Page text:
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Jinete Simulation

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  • peterson476ce
    Hello, thanks for all the feedback. As for the locative information that I left out last time, (mundanely) I live in Lancaster County, PA, i.e., Shire of
    Message 1 of 1 , Feb 29, 2004
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      thanks for all the feedback. As for the locative information that
      I left out last time, (mundanely) I live in Lancaster County, PA,
      i.e., Shire of Silver Rylle, East Kingdom.

      J. Hughes wrote:"...as a hook is the most probable spanning
      devise for mounted crossbow in Spain, get and use a hook." I had
      suspected that I should use a belt-hook since seeing them in my
      somewhat large collection of Osprey Men-at-Arms series books; I
      can "indirectly document" (an oxymoron, I know) the use of belt-hooks
      in late medieval western Mediterranean lands. But getting beyond
      Angus Macbride, the rather talented illustrator in this series, I do
      not know what is the specific shape of belt-hooks that I should be
      aiming for. Then again, I probably do not need to be terribly
      specific, I guess, I just need to get practicing with what I can
      afford and find right away.

      Bruce R. Gordon wrote:"If you like, I could have some of the folk
      who know this or that on the subject contact you." Yes, that would be

      Carolus Eulenhorst wrote:"First thing to do is research the types
      of crossbows used by the warriors you have in mind. I am not well
      versed in the Iberian cultures but the more northern cultures seemed
      to use a short crossbow without a shoulder stock. Compares to a
      conventional crossbow as a riot gun does to a shotgun....Did these
      horsemen shoot from horseback or did they operate more as dragoons
      riding to their position, dismounting, fighting on foot, and
      remounting to move again?...You mention a torso sized centre boss
      shield. This requires the use of your hand to hold and control and
      would therefore not be used by a bowman who needs both hands to
      control his weapon." As for research on types of C-bows, I have to
      admit that other than the above mentioned Osprey books, my main
      reference would be a series of conversations I had with the merchant
      that I bought the C-bow from (master Iolo of New World Arbalest).
      According to his research, Iberian C-bows of 15th and 16th centuries
      tended to be less curvy, shorter and generally stockier than say
      Austrian or Swedish C-bows of the same era. He also showed me some
      pictures from museums abroad, including close-ups of just how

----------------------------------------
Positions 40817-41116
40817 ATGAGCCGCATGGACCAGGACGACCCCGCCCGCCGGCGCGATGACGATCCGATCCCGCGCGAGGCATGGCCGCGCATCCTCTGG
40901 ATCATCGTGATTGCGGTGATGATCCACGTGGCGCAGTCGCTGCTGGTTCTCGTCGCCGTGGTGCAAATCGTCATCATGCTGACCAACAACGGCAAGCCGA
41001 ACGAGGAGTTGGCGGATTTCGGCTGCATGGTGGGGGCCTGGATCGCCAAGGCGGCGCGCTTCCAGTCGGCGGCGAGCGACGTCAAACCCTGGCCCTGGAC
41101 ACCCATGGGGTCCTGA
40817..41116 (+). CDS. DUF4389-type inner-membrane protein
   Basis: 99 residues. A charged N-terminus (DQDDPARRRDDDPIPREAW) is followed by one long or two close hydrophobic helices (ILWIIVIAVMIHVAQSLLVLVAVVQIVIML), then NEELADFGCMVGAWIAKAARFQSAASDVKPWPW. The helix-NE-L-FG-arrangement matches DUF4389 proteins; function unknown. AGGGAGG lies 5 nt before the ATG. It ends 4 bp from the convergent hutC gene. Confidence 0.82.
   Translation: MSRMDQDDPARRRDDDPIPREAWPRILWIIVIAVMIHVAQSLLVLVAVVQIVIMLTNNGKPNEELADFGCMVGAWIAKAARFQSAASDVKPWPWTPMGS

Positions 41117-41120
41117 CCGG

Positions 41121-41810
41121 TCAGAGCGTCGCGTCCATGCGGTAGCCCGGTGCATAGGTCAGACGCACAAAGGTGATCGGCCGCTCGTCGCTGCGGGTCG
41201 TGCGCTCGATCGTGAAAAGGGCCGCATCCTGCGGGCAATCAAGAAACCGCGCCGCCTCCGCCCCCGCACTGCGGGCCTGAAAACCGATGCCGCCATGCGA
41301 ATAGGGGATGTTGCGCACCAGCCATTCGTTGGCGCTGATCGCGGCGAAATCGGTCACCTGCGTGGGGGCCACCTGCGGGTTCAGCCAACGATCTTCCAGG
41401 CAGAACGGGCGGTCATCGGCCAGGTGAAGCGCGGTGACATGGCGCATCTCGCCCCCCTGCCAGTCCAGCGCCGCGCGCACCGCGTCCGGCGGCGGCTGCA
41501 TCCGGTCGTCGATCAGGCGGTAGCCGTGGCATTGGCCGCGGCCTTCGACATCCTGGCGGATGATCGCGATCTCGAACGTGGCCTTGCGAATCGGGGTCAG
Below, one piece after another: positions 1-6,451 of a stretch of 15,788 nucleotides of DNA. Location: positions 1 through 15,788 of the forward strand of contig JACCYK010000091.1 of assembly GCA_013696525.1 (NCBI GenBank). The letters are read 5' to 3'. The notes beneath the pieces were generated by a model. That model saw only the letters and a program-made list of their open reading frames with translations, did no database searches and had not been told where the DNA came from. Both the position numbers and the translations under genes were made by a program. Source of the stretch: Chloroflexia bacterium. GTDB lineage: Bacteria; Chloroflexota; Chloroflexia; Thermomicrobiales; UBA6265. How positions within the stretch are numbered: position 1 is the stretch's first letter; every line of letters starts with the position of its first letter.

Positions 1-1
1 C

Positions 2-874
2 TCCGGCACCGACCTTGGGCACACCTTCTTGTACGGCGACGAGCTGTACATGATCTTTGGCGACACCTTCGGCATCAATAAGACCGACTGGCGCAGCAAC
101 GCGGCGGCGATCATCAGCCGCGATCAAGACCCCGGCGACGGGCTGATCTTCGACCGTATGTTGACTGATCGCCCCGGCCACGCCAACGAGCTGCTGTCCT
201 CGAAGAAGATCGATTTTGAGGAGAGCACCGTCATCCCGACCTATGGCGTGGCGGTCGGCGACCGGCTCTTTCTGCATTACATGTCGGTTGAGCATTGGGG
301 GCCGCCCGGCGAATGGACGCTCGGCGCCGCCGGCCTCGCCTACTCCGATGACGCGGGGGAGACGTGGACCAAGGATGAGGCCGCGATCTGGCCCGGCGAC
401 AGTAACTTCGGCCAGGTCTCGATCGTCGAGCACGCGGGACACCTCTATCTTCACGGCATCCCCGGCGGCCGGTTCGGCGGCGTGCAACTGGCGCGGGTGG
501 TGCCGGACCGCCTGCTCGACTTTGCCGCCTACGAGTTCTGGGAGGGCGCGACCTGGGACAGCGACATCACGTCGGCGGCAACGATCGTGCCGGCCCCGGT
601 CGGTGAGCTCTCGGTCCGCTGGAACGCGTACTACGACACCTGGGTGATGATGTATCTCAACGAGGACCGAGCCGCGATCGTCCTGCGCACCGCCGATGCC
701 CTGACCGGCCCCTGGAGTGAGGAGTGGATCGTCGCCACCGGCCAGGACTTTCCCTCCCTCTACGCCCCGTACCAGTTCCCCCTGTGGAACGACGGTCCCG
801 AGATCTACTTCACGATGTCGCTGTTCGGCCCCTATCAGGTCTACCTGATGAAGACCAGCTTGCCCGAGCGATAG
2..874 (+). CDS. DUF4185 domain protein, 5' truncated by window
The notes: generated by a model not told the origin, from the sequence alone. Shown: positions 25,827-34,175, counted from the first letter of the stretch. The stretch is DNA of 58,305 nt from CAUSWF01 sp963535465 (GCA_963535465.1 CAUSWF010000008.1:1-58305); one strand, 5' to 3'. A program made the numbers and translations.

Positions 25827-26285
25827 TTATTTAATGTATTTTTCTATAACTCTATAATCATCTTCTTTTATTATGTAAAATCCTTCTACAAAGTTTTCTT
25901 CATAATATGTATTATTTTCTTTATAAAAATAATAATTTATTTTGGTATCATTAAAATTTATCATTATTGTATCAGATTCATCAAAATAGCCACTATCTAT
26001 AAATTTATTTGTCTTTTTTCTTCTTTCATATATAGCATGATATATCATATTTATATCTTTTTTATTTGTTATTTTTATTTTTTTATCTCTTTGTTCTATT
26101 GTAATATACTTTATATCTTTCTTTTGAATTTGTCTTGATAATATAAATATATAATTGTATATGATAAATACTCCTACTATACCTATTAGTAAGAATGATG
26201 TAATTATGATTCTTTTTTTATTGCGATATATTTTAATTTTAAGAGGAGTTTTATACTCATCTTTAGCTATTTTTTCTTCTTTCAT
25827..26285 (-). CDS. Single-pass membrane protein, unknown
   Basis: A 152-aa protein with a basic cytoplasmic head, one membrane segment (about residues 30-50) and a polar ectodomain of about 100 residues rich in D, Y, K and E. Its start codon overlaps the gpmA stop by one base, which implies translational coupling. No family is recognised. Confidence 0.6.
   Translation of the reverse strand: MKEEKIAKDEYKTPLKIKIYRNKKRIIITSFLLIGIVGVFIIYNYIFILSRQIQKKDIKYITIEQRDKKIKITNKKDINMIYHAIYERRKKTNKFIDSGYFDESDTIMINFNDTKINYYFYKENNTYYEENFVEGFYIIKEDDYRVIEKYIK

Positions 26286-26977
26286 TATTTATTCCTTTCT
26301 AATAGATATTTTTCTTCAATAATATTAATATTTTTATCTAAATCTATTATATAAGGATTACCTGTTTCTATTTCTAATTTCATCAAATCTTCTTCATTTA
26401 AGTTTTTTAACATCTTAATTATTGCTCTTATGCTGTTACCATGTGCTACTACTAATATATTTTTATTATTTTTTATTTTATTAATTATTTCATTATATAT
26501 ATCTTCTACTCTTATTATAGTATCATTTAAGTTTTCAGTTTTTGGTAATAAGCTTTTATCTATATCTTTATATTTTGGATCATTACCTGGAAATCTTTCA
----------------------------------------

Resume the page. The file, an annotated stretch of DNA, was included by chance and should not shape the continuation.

insanely decorative the stocks could be when you are Carlos I/Charles
      V of the Holy Roman Empire, for example. As for tactical
      considerations, my theory is that on the central plains of Spain,
      such as Castilla la Nueva and Extremadura, the jinetes would loose a
      volley before melee-distance contact could be established and then as
      they would turn around and return to the rear (to reload), then the
      close-range fighters would close in, with javelins first. In the
      mountainous battle-terrain that is common in most of Spain, (Navarra,
      Andalucia, et cet.) the dragoon aspect would be especially effective
      as guerilla snipers as part of an ambush through mountain passes. As
      for the adarga, in two-dimensional terms, it looks a lot like two
      eggs were smushed together with the narrow ends pointing down. This
      is an all-leather shield that does not have a boss, of any kind, in
      the centre, but does typically have about 4-6 tassels hanging on the
      outside, just where a boss would be on say a Viking shield. On the
      inside, there are either leather straps or ropes (that translate into
      the tassels on the other side) that form the handle (not a wooden or
      metal one) that I suspect is adjustable to switch from arm-size to 4-
      finger-size by a combination of technique and tension. Also, northern
      European shields would be used with less emphasis on deflecting blows
      of any kind than this type. I have always seen the adarga being in
      an almost edge-on position when in use, to give the maximum
      deflective effect against incoming missiles including javelins and
      lances. While I can not directly document adargas being ever used
      with crossbows, I also think that factors such as their lightness,
      angulation, and even that there is large notch at the top (as well as
      bottom, resulting from their two-dimensional shape) could
      speculatively be conducive to allowing for an adarga to be strapped
      on the right elbow, right hand supporting the fore-part of the stock,
      and left hand on the trigger. I have a crossbow, what I need to prove
      my theory is an adarga.

      Sinceramente suyo, m.k.a. Robert Peterson.
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